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Function over matrices, continuous and differentiable?

  1. May 8, 2014 #1
    Hi there!

    How can I prove that a function which takes an nxn matrix and returns that matrix cubed is a continuous function? Also, how can I analyze if the function is differenciable or not?

    About the continuity I took a generic matrix A and considered the matrix A + h, where h is a real tending to zero. Then I generalized the product of two matrices A and B where the result is a matrix with a sum in each entry. Then the result of the product of the matrices A+h and B+h is a matrix like A.B plus some constants tending to zero. Although I'm not sure that's enough to prove the continuity.

    Any help with this and the differenciation?

    Thanks!
     
  2. jcsd
  3. May 8, 2014 #2

    jbunniii

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    What do you mean by ##A + h##? Are you adding the real number ##h## to every element of ##A##? If so, I don't think that is sufficient for proving continuity.

    Start by specifying what matrix norm you want to use. In principle, it doesn't matter which one you use, because they all induce the same topology, hence the same continuous functions. However, some norms are easier to work with than others. For example, if you use an induced norm, then it is submultiplicative (##\|AB\| \leq \|A\|\|B\|##), which is not necessarily true for other kinds of norms. So let's assume we use an induced norm, say the induced 2-norm to be specific.

    The goal is to prove that if ##\|A - B\|## is small, then ##\|A^3 - B^3\|## is small. Rather than proving this directly, consider proving something more general: if ##f## and ##g## are continuous functions, then ##fg## (the pointwise product of ##f## and ##g##) is also continuous. This, along with the fact that the identity map is clearly continuous, will give you what you want: take ##f## to be the identity map, then ##f^2## is continuous, and therefore ##f^3 = ff^2## is also continuous.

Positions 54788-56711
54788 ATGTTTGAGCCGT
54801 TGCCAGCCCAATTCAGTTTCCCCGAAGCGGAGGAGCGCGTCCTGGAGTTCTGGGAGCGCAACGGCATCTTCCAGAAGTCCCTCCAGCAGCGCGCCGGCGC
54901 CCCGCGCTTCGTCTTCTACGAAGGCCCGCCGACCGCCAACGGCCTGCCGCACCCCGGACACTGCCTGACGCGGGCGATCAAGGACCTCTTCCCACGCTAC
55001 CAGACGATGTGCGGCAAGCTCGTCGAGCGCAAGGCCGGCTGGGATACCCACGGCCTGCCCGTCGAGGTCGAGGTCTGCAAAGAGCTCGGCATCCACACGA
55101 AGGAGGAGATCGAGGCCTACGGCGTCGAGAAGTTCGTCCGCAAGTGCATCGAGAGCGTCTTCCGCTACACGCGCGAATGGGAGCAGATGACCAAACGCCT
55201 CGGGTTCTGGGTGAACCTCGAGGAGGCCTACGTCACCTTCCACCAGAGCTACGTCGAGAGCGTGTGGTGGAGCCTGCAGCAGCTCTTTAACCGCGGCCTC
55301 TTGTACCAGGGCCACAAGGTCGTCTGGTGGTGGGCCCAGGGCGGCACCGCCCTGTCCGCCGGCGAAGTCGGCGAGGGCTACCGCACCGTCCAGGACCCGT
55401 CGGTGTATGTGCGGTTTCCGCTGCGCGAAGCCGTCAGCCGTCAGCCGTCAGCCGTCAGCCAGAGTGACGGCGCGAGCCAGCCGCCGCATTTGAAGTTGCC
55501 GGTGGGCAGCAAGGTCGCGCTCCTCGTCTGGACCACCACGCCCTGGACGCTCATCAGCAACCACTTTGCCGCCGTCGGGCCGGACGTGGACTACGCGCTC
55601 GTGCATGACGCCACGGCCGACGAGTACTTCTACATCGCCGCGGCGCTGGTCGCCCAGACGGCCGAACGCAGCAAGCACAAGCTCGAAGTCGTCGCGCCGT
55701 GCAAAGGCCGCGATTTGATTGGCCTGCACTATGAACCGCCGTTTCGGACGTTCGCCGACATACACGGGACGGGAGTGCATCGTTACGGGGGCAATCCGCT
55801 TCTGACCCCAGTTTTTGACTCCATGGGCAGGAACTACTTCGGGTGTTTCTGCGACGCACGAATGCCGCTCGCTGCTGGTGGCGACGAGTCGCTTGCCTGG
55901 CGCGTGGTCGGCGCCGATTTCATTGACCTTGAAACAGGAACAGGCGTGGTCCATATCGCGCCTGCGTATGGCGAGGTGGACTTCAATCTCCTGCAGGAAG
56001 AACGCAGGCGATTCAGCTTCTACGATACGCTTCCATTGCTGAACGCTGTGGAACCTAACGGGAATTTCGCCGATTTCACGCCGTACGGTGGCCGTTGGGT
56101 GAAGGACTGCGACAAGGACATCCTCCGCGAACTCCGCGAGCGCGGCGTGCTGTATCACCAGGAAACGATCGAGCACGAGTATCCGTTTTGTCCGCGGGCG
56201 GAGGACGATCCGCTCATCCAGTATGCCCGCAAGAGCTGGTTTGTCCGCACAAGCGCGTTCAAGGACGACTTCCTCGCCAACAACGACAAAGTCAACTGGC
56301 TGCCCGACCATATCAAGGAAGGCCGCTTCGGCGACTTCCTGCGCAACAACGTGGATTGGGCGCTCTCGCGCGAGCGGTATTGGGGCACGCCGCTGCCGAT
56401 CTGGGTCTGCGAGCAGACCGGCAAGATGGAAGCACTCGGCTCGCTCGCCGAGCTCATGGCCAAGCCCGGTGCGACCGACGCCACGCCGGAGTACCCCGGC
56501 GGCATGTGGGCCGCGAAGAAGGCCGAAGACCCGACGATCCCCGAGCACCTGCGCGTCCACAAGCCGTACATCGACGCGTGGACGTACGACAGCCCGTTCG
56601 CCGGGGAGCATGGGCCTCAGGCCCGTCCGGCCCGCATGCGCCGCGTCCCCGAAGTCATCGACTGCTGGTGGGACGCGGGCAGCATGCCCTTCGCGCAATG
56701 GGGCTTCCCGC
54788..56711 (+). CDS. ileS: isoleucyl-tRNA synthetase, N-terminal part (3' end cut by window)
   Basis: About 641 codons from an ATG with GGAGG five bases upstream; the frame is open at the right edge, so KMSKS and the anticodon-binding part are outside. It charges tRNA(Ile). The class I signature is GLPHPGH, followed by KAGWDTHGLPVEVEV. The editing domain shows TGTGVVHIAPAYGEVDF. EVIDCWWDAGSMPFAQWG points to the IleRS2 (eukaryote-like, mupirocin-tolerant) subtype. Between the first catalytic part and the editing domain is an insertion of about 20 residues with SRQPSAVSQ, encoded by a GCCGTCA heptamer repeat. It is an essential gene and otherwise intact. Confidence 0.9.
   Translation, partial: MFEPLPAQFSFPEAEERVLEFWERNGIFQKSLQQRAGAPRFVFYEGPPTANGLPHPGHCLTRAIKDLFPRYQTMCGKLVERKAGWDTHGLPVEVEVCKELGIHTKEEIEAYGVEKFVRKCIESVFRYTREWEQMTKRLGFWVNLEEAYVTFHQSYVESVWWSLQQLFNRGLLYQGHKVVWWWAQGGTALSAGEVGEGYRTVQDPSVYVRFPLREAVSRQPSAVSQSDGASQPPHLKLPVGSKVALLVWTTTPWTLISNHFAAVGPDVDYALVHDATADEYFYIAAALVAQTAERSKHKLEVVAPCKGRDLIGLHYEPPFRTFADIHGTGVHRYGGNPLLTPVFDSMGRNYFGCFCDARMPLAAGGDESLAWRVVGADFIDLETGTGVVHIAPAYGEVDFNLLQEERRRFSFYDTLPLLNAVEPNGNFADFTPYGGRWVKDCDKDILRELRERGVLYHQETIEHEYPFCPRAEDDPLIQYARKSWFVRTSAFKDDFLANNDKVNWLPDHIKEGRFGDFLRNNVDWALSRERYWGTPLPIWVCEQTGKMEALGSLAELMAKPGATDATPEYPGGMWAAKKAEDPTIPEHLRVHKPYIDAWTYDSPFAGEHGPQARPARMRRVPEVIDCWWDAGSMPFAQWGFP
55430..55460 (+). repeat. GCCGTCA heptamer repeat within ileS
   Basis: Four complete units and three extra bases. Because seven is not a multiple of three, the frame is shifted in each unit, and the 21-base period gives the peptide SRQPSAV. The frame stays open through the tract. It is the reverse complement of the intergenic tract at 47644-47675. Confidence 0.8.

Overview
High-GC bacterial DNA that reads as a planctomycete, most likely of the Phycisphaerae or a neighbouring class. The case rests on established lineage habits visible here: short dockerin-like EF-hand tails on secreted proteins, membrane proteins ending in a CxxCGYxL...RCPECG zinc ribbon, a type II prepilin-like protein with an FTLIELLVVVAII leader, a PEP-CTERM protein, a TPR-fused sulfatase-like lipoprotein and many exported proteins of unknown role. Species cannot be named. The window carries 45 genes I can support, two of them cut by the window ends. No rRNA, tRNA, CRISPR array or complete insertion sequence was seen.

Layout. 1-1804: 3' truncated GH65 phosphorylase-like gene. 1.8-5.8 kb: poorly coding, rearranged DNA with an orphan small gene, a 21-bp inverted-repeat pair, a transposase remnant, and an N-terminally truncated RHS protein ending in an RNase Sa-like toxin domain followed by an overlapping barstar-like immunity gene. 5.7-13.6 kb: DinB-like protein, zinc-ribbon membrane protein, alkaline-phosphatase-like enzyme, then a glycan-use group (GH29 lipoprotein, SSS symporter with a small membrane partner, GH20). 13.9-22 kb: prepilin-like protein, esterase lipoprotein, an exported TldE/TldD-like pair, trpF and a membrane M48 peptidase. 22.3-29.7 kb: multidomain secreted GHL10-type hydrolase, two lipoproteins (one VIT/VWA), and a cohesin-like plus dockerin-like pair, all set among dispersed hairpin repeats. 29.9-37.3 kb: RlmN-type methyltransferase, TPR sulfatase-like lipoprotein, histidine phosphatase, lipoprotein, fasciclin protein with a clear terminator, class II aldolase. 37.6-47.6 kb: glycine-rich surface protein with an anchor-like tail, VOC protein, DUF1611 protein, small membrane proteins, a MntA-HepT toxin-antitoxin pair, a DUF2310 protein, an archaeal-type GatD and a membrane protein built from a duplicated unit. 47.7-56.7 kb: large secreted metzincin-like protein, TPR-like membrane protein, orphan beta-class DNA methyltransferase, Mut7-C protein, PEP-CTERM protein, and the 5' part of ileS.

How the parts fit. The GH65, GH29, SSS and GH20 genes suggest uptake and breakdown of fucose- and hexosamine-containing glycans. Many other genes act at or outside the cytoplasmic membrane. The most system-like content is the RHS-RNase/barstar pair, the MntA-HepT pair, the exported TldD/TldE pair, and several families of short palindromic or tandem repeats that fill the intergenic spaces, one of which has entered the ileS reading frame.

So let's try to prove that ##fg## is continuous whenever ##f## and ##g## are continuous. Fix ##A##. To show that ##fg## is continuous at ##A##, we need to show that if ##\|A - B\|## is small, then ##\|f(A)g(A) - f(B)g(B)\|## is also small. So let's work with that expression:

    $$\begin{align}
    \|f(A)g(A) - f(B)g(B)\| &= \|f(A)g(A) - f(A)g(B) + f(A)g(B) - f(B)g(B)\| \\
    & \leq \|f(A)g(A) - f(A)g(B)\| + \|f(A)g(B) - f(B)g(B)\| \\
    &= \|f(A)(g(A) - g(B))\| + \|(f(A) - f(B))g(B)\| \\
    &\leq \|f(A)\|\|g(A) -g(B)\| + \|f(A) - f(B)\|\|g(B)\| \\
    \end{align}$$
    I'll let you finish the proof. Certainly ##\|f(A)\|## causes no problem since it is constant. You just need to argue that ##\|g(A) - g(B)\|## and ##\|f(A) - f(B)\|## decrease to zero and ##\|g(B)\|## remains bounded as ##\|A - B\|## decreases to zero.
     
  4. May 8, 2014 #3
    Thanks for your answer! It seems to be easier than I thought.
    I don't understand what you did in the last step here:

    I don't realize how you get that inequation.

    Also, I don't understand what you mean with this:


    One more question: in the proof you are assuming that ƒ is the identity map? and g is a generic continuous function?

    Thanks again!
     
  5. May 8, 2014 #4

    jbunniii

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    Do you mean this step?
    $$\|f(A)(g(A) - g(B))\| + \|(f(A) - f(B))g(B)\| \leq \|f(A)\|\|g(A) -g(B)\| + \|f(A) - f(B)\|\|g(B)\|$$
    I used the submultiplicative property of the induced norm: if ##M## and ##N## are any two matrices, then ##\|MN\| \leq \|M\|\|N\|##. I applied this property to both terms on the left hand side.

    To see why the submultiplicative property is true for induced norms, recall the definition:
    $$\|M\| = \sup_{x} \frac{\|Mx\|}{\|x\|}$$
    where the supremum is taken over all nonzero vectors ##x## in the domain. Then
    $$\frac{\|MNx\|}{\|Nx\|} = \frac{\|M(Nx)\|}{\|Nx\|} \leq \|M\|$$
    and so, multiplying by ##\|Nx\|## we obtain
    $$\|MNx\| \leq \|M\|\|Nx\|$$
    Dividing by ##\|x\|## gives us
    $$\frac{\|MNx\|}{\|x\|} \leq \|M\| \frac{\|Nx\|}{\|x\|} \leq \|M\| \|N\|$$
    Taking the supremum of both sides, we conclude that ##\|MN\| \leq \|M\| \|N\|##.